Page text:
Development does not only include infrastructure and construction, but also culture and faith. When people force their culture and religion onto others, they also snatch away their identity.


The People of Thar

People of Thar are known for their culture, language and rituals. Living in the desert of Sindh, Tharri live in hut-shaped house called ‘Chaunra.’ Most of the people rear cattle, and many still ride on camel back. For the last five years, the governments of both India and Pakistan have boasted of various development mega projects for the Tharri people, many condoned by Sindhi intellectuals, journalists and non-profits. These stakeholders have been extolling the virtues of development projects, including coal, as a way to bring power to the region and transform their lives, despite the disastrous environmental impacts.

Although most of the world is now looking for alternatives to coal, the government of Pakistan is now boasting about having the world’s largest coal reservoir. While across the world, civil society is protesting against coal, in Pakistan multiple non-government organizations (NGOs) organize seminars and workshops about how to eliminate poverty through coal.  Sadly, the company working on the coal power project in Thar is Chinese, even though the Chinese government has put ban on coal mining projects in its own country.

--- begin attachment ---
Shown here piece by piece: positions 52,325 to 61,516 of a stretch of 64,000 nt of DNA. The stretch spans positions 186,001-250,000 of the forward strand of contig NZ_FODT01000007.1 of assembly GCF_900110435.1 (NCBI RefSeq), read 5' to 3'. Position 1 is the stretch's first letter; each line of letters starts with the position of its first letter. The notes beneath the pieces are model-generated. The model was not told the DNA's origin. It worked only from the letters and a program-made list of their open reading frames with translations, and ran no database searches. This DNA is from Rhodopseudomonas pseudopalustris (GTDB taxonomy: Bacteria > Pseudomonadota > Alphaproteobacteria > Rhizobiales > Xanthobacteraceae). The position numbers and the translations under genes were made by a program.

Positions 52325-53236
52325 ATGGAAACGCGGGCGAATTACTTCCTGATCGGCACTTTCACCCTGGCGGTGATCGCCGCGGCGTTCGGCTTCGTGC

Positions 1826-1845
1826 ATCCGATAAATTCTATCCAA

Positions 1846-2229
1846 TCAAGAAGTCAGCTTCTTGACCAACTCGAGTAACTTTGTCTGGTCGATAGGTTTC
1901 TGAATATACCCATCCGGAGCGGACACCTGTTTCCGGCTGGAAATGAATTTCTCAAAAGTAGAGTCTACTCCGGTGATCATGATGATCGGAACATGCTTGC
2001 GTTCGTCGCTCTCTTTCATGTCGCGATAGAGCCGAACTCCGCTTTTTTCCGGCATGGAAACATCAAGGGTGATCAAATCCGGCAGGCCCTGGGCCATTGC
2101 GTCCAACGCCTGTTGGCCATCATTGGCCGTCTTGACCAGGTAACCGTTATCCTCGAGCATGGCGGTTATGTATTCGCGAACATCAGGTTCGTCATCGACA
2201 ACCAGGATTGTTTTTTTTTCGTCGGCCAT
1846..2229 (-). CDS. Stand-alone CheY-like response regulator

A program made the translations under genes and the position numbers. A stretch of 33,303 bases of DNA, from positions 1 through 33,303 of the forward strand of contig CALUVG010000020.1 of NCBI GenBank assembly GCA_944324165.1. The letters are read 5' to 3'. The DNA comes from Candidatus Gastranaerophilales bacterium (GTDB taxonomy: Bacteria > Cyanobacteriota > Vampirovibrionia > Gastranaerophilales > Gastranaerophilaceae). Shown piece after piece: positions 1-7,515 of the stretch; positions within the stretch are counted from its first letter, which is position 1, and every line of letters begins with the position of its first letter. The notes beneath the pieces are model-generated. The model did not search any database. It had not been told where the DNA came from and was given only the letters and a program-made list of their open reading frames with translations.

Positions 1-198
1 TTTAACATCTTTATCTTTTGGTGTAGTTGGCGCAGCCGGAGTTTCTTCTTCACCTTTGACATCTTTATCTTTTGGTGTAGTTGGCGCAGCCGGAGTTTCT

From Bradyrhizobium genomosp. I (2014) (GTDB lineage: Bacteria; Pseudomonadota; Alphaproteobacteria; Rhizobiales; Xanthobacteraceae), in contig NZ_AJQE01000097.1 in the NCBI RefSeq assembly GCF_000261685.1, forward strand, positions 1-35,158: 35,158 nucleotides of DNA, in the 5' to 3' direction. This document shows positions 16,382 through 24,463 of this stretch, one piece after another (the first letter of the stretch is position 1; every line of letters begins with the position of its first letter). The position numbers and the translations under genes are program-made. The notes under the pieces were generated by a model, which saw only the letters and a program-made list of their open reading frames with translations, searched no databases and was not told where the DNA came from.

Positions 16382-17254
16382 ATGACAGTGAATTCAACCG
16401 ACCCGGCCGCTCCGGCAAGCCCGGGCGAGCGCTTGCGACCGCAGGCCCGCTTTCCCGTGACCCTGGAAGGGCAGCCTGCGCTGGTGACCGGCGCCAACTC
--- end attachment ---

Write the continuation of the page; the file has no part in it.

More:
The Kohistani people against a mighty tycoon

In 2018, a housing scheme was announced by a business tycoon to build houses in a hilly area of Thano Boola Khan, fifty kilometres from Karachi. The only hurdle in his way was the local community, who the businessman tried to placate by shoe-string compensation for their land.

Many residents refused, but still faced eviction.  As many as 10,000 acres of land was illegally taken for this scheme. Thousands of people were displaced until the National Accountability Bureau (NAB) intervened, and reclaimed the land, estimated to be worth around Rs.75 billion.

CPEC in Balochistan

 The people of Balochistan were led to believe that the only way to escape poverty was by launching Gwadar port and other CPEC projects. Although gas and oil fields were discovered in the province in 1952, today many local people resort to conventional fuel. The only people who turned from rags to riches were the same people who advocated for the development.

The People of Kalash

People have not only been deceived by politicians and business tycoons but also by religious extremists. Development does not only include infrastructure and construction, but also culture and faith. When people force their culture and religion onto others, they also snatch away their identity. The people of Kalash are known as the oldest and most peaceful community living in the northern areas of Pakistan, but for the last couple of years their culture has been threatened by religious fanatics, who pressure the community’s young girls to convert.

In a world so badly affected by climate change and environmental pollution, capitalist entities are adopting innovative ways to capture natural resources by bribing native communities when government fail to succeed.  Indigenous groups, whose greatest asset for centuries has been their land and culture, are today losing both.

The author is an advocate working at Kilam Law Firm.